Buying stuff: Your rights as a consumer
A shop isn't obliged to take something back and give you a refund just because you change your mind - but it's nice when they do and you can often check the returns policy on the store website to find out.
As a consumer you have substantial protection under the law against faulty or unsuitable products. Most goods you buy come with a consumer guarantee which a manufacturer or supplier must honour.
This means the things you buy have to be:
(a) fit for all the purposes for which goods of that kind are commonly supplied; and
(b) acceptable in appearance and finish;
(c) free from defects;
as you would reasonably expect them to be.
If you pay for something which doesn't meet these standards, you can take it back and get it repaired, replaced or have a refund depending on how serious the problem is.
For a 'minor' problem the supplier can chose to repair or replace the item, or offer a refund. If something cannot be fixed you can choose a refund, replacement or compensation.
Signs saying 'no refunds' are unlawful, as are signs saying that something is only covered by a manufacturer's warranty, or no warranty at all.
You do need a receipt to make any claim from a supplier. A good shop might still honour the request but they don't have to if you haven't got the paperwork.
You won't always be able to take goods back if too much time has passed. This will depend on the type of item, how long it was used before the fault or problem developed and how long a consumer should reasonably expect to be able to use the item without faults.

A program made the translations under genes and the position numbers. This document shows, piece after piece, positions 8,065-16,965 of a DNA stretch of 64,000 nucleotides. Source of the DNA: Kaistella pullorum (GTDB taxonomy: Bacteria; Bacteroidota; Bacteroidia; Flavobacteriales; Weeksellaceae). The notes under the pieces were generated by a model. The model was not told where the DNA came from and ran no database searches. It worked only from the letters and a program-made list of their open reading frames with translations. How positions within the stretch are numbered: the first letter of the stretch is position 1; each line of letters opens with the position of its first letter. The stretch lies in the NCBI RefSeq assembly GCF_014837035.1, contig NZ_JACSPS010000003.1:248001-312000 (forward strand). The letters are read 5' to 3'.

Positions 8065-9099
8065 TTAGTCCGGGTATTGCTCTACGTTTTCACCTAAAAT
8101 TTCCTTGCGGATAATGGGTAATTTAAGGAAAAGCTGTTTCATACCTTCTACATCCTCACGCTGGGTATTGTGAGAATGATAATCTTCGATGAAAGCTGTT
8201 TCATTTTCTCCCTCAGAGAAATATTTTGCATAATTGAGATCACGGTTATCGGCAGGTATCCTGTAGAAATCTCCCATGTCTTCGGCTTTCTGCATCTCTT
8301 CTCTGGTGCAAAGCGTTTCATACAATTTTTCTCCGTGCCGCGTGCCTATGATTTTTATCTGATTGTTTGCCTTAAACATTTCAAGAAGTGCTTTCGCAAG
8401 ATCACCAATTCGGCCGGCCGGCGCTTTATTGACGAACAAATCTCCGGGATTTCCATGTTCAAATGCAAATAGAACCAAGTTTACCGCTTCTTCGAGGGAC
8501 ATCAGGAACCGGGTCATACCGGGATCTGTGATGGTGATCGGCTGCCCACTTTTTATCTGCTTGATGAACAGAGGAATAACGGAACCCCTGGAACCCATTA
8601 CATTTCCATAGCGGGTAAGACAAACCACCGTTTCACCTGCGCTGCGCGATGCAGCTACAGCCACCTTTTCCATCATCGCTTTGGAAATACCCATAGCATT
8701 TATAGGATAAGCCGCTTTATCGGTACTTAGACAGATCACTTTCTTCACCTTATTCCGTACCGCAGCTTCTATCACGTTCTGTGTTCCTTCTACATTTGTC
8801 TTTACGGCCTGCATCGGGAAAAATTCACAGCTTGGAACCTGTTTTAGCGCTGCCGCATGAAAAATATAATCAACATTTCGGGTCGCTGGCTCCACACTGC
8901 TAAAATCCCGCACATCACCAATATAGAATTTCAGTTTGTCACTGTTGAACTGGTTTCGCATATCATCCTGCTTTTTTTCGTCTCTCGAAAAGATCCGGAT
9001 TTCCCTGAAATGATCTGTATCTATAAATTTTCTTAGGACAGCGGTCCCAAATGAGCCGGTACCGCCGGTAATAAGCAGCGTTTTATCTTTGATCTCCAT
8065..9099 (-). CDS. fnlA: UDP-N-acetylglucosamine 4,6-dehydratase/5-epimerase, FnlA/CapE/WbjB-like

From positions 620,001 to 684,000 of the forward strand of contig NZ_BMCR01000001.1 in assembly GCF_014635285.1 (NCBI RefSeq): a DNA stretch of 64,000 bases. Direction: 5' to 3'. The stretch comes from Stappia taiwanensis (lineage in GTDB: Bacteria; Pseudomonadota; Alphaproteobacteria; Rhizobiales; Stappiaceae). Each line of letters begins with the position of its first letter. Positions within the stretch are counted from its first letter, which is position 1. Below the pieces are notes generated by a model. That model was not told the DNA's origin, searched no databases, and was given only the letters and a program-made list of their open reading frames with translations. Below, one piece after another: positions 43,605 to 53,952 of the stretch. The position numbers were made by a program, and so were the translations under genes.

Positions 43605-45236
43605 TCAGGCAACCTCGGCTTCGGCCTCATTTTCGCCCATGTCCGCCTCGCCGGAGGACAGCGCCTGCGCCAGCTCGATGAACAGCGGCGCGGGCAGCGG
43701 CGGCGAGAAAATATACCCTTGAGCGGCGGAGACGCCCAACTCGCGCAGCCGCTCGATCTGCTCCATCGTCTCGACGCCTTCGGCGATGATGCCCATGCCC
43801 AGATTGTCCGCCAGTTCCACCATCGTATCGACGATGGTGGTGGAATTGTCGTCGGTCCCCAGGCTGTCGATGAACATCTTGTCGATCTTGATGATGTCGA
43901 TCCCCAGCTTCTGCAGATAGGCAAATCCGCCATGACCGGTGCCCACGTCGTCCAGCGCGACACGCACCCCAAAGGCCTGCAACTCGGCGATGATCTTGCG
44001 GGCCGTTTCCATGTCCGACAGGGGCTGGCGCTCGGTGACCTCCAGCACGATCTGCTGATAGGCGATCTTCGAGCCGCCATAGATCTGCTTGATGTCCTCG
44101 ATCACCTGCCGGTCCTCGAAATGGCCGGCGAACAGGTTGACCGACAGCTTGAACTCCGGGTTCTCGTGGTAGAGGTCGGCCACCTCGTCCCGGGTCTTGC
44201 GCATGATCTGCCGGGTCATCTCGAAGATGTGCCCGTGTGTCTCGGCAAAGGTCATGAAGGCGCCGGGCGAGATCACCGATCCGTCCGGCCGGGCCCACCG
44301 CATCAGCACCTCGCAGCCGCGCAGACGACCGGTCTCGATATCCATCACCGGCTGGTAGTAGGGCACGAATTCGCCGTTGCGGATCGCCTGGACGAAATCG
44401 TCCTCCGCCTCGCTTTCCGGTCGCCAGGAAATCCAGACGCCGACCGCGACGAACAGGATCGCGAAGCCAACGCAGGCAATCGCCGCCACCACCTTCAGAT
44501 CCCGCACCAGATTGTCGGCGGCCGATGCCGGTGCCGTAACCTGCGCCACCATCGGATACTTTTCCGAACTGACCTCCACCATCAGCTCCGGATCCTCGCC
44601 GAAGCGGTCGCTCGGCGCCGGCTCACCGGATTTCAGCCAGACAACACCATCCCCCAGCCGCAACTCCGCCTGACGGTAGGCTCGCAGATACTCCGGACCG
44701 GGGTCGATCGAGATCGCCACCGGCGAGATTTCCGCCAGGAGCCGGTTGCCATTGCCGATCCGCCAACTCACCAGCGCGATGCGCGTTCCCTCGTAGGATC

Remember your contract is with the supplier. You should first approach them about any problem with a good or service.
The most common areas of complaint are excessive billing, errors in billing and overcharging. It's obvious, but the best thing you can do is be informed about how your provider charges and what is included in your plan.
If you have a problem with a phone provider, don't ignore it! You should first put your complaint in writing through the dispute resolution process which they must have (look up the details of this service in the Contacts page of the provider's website). If you don't get a reply, writing on your provider's Facebook page usually gets a response.
If you can't resolve the dispute directly with the provider you can use the Telecommunications Industry Ombudsman. This is absolutely free for consumers, and all phone providers must participate.
Gyms can't charge you an up-front fee for any more than a 12 month period - so don't agree to these. Don't provide anyone with your credit card details during a trial period (lots of gyms ask you to do this).
Check whether the gym is a member of Fitness Australia. If they are, they have to comply with the Fitness Industry Code of Practice, which obliges gyms to have a 7 day cooling off period, when you join, cancel contracts in certain circumstances and participate in dispute resolution.
If you receive goods as part of a service contract (e.g. mobile phone) and the goods are faulty, you can ask that the contract be continued with the supplied goods replaced, or cancel the contract and be released from further obligations.
You can also approach the Australian Competition and Consumer Commission (ACCC) if a term in a consumer contract is unfair.
You can ask for an itemised bill for any service, and it must be provided without charge, within 7 days of the request, and expressed in plain English. This applies to mobile phone contracts as well.
If you are a UNSW student and Arc member we can give you free legal advice. Send us an email or book an appointment with us here.